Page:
As described above, methods for calculating direction-aware proximity measurements can be applied to various graph mining applications for directed graphs representing various types of networks. Some examples of type of networks include: a web link network, in which nodes represent web pages and edges represent links between web pages; a personal contact network (or who-contacts-whom network), in which nodes correspond to users and edges are weighted by daily contact time; a citation network, in which nodes represent papers and edges represent citations; an Epinions or Who-trusts-whom network, in which nodes represent users and an edge from a first node to a second node represents that a first user trusts a second user; and an anonymous email network, in which nodes represent email accounts and an edge from one node to another indicates that an account has sent one or more email messages to another account. It is to be understood, that the above examples are exemplary, and are not intended to limit the present invention.

The above described methods may be implemented on one or more computers using well known computer processors, memory units, storage devices, computer software, and other components. A high level block diagram of such a computer is shown in FIG. 9. Computer 902 contains a processor 904 which controls the overall operation of the computer 902 by executing computer program instructions which define such operation. The computer program instructions may be stored in a storage device 912 (e.g., magnetic disk) and loaded into memory 910 when execution of the computer program instructions is desired. Thus, the method steps of FIG. 2, as well as various methods described herein for calculating direction-aware proximity measurements, and various graph mining applications can be defined by the computer program instructions stored in the memory 910 and/or storage 912 and the buddy list function will be controlled by the processor 904 executing the computer program instructions. The computer 902 also includes one or more network interfaces 906 for communicating with other devices via a network. The computer 902 also includes input/output 908 which represents devices which allow for user interaction with the computer 902 (e.g., display, keyboard, mouse, speakers, buttons, etc.) One skilled in the art will recognize that an implementation of an actual computer will contain other components as well, and that FIG. 9 is a high level representation of some of the components of such a computer for illustrative purposes.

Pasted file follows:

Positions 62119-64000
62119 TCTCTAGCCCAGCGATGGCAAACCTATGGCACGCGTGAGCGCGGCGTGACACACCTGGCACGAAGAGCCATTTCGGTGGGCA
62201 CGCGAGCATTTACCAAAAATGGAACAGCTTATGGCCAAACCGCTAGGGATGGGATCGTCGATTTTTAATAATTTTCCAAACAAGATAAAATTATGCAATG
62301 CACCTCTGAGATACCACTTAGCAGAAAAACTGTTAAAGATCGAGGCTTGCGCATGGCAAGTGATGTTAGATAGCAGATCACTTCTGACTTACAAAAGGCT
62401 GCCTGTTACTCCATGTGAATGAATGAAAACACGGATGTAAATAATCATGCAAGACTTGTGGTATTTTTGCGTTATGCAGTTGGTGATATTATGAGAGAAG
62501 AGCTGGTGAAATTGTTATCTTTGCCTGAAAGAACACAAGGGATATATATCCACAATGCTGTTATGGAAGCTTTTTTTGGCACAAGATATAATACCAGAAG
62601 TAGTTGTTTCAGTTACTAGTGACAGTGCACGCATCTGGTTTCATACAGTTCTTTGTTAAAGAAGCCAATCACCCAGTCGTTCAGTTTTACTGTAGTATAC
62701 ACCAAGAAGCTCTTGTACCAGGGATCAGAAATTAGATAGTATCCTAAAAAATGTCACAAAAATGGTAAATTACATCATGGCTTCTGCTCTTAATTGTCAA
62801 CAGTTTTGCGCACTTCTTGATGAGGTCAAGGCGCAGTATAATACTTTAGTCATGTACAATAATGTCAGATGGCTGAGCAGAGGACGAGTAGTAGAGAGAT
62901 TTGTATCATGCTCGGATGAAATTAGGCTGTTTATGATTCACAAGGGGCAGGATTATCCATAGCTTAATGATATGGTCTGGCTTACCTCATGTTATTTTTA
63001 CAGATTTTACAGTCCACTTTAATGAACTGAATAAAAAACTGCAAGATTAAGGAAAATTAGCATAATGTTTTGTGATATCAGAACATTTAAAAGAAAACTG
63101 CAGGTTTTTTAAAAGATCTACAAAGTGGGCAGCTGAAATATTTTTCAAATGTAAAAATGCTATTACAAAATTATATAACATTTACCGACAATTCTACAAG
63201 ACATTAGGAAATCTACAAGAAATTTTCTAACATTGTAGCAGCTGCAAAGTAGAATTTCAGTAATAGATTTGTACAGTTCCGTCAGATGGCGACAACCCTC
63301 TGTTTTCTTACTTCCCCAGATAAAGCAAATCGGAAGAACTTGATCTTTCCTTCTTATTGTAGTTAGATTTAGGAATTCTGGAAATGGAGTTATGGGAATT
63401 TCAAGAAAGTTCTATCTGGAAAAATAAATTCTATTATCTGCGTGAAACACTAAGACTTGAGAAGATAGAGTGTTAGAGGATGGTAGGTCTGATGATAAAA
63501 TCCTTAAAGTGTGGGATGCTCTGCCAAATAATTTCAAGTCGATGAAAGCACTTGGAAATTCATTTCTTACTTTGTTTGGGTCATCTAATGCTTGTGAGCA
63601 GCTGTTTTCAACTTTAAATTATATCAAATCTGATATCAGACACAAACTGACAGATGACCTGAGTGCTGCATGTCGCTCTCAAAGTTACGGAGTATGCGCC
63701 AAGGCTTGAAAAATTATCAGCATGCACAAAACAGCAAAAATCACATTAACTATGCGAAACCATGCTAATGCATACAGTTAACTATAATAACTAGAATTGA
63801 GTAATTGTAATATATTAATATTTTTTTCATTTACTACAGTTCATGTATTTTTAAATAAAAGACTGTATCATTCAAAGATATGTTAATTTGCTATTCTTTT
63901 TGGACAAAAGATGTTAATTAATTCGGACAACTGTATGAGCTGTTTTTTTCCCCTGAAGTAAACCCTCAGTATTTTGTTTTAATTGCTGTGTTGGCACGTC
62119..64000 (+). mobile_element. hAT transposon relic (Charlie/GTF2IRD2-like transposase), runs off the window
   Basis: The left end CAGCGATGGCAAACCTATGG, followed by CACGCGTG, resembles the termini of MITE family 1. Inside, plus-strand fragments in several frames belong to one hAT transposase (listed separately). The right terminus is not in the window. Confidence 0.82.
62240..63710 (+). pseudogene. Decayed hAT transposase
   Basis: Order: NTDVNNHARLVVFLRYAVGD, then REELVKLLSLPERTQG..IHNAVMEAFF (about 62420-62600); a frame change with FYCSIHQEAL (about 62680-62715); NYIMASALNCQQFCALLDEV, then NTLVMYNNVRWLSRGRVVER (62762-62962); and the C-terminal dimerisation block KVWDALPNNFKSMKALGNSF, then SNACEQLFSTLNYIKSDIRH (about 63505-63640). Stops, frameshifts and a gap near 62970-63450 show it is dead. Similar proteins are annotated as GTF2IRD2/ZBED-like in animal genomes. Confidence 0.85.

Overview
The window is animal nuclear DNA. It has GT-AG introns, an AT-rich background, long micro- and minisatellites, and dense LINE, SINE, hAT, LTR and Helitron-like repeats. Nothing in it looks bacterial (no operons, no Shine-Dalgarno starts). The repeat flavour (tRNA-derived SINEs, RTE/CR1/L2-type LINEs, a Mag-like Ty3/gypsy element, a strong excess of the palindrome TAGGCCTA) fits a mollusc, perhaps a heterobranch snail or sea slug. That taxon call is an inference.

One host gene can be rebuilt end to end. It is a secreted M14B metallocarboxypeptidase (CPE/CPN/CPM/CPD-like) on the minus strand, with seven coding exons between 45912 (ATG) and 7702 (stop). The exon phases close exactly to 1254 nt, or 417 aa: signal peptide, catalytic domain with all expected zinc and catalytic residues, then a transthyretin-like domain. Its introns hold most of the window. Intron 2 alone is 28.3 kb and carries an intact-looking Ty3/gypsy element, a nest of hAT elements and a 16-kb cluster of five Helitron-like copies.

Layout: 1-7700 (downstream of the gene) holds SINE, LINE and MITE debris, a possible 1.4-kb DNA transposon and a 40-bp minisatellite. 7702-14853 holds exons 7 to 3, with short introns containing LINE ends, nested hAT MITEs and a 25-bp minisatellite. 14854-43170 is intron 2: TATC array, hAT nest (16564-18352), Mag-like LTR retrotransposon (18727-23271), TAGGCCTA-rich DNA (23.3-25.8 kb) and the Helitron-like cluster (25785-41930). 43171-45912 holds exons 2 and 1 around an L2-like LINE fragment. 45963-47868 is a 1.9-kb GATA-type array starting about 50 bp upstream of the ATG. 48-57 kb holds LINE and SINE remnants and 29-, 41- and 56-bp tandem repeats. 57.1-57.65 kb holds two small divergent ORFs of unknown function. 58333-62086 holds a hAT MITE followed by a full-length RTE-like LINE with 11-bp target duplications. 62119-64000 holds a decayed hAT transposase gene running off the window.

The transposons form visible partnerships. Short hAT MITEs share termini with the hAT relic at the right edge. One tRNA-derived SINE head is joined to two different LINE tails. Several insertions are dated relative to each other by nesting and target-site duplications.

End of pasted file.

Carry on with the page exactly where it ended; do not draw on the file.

The foregoing Detailed Description is to be understood as being in every respect illustrative and exemplary, but not restrictive, and the scope of the invention disclosed herein is not to be determined from the Detailed Description, but rather from the claims as interpreted according to the full breadth permitted by the patent laws. It is to be understood that the embodiments shown and described herein are only illustrative of the principles of the present invention and that various modifications may be implemented by those skilled in the art without departing from the scope and spirit of the invention. Those skilled in the art could implement various other feature combinations without departing from the scope and spirit of the invention.

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Referenced by
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US8683423 *Mar 27, 2012Mar 25, 2014International Business Machines CorporationMining sequential patterns in weighted directed graphs
US8689172 *Mar 24, 2009Apr 1, 2014International Business Machines CorporationMining sequential patterns in weighted directed graphs
US8842520Sep 12, 2011Sep 23, 2014Honeywell International Inc.Apparatus and method for identifying optimal node placement to form redundant paths around critical nodes and critical links in a multi-hop network
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Classifications
U.S. Classification706/12
International ClassificationG06N5/02
Cooperative ClassificationG06F17/30958
European ClassificationG06F17/30Z1G